CrimRxiv is like no other repository for sharing criminological papers and other materials. Prominent alternatives include OSF Preprints, SocArXiv (which is part of OSF), Zenodo, and institutional repositories. All are great places to provide and find works via search (e.g., by Google Scholar). However, they are not good places for people to browse criminology. They are too general in scope, or define criminology too narrowly, to peruse papers in the field. For that, you need a field-specific repository.
The dream is that one day, criminologists make a daily habit of browsing recent deposits in CrimRxiv. By scrolling through titles, we will learn what everyone is working on, which will spur ideas, projects, collaborations, news stories, public and classroom discussion. We will enable everyone to engage in criminology, irrespective of what they can afford. And, by depositing our works, we will increase our impact, amassing more views, downloads, cites, and altmetrics.1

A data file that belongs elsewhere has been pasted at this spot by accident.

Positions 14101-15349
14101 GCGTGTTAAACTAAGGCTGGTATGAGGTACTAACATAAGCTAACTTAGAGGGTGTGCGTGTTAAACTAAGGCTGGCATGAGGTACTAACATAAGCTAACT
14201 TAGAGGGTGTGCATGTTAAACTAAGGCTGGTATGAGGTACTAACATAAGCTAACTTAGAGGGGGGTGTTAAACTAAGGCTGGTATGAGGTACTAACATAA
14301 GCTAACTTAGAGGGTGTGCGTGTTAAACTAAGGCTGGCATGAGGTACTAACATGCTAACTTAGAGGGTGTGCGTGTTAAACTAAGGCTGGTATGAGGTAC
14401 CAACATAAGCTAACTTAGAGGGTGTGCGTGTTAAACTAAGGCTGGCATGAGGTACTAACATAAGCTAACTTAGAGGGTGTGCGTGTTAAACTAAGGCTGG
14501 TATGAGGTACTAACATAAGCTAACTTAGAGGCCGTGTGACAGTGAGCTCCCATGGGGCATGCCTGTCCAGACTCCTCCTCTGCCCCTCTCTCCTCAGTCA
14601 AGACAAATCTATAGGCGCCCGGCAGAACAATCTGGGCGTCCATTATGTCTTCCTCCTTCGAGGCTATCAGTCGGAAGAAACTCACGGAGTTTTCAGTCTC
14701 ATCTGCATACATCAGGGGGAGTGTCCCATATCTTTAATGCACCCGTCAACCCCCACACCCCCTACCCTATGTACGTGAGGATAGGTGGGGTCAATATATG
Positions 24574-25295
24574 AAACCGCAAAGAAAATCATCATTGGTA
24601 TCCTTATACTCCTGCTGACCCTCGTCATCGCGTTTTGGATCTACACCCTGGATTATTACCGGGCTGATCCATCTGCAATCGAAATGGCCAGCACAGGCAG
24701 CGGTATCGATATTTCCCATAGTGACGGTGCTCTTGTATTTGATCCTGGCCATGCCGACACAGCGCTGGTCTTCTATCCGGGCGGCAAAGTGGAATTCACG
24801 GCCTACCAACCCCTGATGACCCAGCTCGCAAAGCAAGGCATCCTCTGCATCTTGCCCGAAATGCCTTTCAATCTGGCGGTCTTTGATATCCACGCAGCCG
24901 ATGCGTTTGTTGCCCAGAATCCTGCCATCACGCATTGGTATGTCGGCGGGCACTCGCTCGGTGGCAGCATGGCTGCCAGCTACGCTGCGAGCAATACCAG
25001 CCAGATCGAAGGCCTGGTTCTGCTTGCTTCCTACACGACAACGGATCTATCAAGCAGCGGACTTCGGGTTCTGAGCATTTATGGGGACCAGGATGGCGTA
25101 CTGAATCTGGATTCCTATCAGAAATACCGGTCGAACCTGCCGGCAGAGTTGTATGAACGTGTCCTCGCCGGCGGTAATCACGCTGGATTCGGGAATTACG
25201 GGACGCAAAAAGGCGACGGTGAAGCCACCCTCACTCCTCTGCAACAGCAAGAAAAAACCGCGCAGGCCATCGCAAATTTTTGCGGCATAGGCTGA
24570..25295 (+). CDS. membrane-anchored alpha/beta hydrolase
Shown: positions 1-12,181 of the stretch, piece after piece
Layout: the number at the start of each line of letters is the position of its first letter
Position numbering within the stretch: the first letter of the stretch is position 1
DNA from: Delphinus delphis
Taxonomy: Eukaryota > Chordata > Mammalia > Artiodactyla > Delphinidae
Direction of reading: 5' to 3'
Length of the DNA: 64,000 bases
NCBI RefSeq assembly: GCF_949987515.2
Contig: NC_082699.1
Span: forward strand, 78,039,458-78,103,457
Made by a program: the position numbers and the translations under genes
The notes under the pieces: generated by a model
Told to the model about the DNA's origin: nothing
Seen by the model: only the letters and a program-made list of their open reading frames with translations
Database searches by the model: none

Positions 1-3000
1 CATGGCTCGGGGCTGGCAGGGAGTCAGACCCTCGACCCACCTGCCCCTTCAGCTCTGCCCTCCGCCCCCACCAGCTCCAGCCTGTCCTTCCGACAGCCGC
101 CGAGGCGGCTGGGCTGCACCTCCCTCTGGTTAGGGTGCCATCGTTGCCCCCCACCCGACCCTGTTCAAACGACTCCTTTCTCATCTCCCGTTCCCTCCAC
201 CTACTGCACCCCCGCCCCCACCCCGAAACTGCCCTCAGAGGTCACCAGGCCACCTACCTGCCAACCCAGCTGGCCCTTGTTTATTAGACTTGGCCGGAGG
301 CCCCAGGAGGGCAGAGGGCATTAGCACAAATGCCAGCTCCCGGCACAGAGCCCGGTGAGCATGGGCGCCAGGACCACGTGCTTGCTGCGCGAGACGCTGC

More is possible on CrimRxiv because it allows, unlike the alternatives, to embed anything in Pubs.2 In a preprint, for example, you can include videos, audio clips, images, datasets, code files, and interactive graphics. This is revolutionary in academic publishing. It will change how we disseminate, consume, and do criminological research.
CrimRxiv is the only repository to offer authors an Individual Open Access License. This solves a problem: Some publishers limit when and where you can make a postprint open access. By signing the license, you preempt this restraint and thereby make it legal to immediately share your postprints on CrimRxiv.